Congratulations to Dr. Houjian Cai, PBS Associate Professor, who has received more than $400,000 from the National Institute of Allergy and Infectious Diseases for his research, “Extracellular vesicles encapsulating CRISPR machinery for treatment of SARS-CoV-2 infection.” In the abstract of his application, Dr. Cai explained that his research will provide a treatment option for COVID-19 patients, which will reduce disease severity and mortality
He continued, “SARS-CoV-2 has caused the deaths of millions of people globally. Effective antiviral therapeutic treatment options are urgently needed. CRISPR-mediated genome editing has provided a very promising avenue for treatment of a variety of genetic diseases. Particularly, the CRISPR-Cas13 system has been demonstrated to possess the potential of inhibiting SAR-CoV-2 and influenza infections by degradation of viral genomic RNA and viral mRNA. However, it is still very challenging to deliver the CRISPR machinery to initiate genome editing efficiently in vivo. Extracellular vesicles (EVs) contain a variety of molecular components including lipids, mRNA, microRNAs, and proteins. A large body of studies has shown that EVs mediate cell-to-cell communication by transmitting their encapsulated contents. This proposal intends to construct EVs encapsulating the CRISPR machinery and deliver the EVs to respiratory epithelial cells to inhibit SARS-CoV-2 proliferation in vivo. We will therefore genetically engineer the Cas13d protein so that Cas13d/CRISPR-RNA (crRNA) ribonucleoprotein complex can be encapsulated into EVs. We will also engineer the membrane of EVs, such that EVs target respiratory epithelial cells and deliver Cas13d/crRNA for inhibiting SARS-CoV-2 viral assembly and proliferation, thereby inhibiting COVID-19. This study will allow us to understand the feasibility of an EVs-based vehicle to deliver genome editing machinery to inhibit SARS-CoV-2 proliferation in lung epithelial cells. This study will provide a treatment option for COVID-19 patients to reduce disease severity and mortality.”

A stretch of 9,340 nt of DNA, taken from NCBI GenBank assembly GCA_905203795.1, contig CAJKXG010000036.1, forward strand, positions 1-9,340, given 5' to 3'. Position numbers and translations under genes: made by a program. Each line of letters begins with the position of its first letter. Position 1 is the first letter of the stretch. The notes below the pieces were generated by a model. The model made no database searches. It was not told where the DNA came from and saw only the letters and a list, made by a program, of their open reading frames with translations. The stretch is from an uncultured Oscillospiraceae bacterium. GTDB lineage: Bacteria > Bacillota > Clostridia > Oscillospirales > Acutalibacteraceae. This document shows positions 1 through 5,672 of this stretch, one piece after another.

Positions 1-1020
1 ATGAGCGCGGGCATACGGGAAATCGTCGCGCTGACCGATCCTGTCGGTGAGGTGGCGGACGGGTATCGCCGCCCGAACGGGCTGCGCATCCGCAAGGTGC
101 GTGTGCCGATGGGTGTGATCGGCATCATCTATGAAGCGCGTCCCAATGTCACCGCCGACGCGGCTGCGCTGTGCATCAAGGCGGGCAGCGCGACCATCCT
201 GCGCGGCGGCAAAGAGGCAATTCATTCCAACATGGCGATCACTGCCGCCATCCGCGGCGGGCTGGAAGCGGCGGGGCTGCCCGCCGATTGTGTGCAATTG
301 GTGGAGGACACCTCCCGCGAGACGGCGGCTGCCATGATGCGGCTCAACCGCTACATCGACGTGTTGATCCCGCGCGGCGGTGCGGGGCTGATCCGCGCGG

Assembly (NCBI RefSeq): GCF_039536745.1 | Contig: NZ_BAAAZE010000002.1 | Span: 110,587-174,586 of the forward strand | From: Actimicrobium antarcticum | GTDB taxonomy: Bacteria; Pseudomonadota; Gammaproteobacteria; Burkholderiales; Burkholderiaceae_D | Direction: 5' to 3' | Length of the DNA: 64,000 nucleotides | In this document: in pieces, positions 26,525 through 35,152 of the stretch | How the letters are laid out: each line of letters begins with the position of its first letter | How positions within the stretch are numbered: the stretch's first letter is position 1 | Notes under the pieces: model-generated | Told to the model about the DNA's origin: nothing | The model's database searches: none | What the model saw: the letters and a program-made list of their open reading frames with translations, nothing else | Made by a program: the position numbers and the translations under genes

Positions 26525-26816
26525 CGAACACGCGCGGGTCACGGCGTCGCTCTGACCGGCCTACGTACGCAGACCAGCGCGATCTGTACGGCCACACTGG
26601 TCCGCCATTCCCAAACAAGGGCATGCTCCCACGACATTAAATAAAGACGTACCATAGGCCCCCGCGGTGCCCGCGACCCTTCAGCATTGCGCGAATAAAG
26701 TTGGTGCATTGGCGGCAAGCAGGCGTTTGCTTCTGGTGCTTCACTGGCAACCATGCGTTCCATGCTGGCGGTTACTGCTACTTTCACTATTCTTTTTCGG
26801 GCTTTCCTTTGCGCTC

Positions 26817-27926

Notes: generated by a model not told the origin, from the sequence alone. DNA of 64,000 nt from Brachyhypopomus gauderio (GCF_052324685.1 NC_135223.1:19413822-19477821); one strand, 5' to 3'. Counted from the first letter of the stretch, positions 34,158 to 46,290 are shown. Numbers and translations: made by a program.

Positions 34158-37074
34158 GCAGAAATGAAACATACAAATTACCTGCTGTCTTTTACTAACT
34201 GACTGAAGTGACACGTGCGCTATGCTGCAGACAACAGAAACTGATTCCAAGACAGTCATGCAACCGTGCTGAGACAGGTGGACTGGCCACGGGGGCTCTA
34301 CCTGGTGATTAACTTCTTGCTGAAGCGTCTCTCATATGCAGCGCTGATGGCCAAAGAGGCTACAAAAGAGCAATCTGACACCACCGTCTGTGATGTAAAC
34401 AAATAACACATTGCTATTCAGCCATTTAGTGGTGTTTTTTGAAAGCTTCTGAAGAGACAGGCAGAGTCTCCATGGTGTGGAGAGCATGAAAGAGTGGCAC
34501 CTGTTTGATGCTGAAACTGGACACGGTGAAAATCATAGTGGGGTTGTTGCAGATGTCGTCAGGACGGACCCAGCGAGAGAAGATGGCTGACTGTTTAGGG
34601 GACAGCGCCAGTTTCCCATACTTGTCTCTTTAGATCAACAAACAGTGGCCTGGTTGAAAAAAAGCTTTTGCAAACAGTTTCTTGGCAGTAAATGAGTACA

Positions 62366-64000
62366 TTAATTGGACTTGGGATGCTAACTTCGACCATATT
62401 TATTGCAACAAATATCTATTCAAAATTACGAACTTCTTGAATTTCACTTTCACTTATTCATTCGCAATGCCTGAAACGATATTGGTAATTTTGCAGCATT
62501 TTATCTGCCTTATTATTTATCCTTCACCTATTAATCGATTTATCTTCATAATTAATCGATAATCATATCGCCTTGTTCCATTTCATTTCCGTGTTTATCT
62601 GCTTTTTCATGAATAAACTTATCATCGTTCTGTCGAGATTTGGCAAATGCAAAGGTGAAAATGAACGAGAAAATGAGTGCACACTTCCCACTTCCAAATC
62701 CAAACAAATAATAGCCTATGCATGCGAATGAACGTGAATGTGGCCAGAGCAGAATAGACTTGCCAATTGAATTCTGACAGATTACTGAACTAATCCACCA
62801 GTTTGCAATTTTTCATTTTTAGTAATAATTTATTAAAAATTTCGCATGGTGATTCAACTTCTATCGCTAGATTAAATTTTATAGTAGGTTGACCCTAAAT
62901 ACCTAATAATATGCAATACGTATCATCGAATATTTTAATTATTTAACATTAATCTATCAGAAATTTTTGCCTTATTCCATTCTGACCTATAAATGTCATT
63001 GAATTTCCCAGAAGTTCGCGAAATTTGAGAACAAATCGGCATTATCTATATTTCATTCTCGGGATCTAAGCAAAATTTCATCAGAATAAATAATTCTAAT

Kudos to Dr. Cai on this outstanding accomplishment.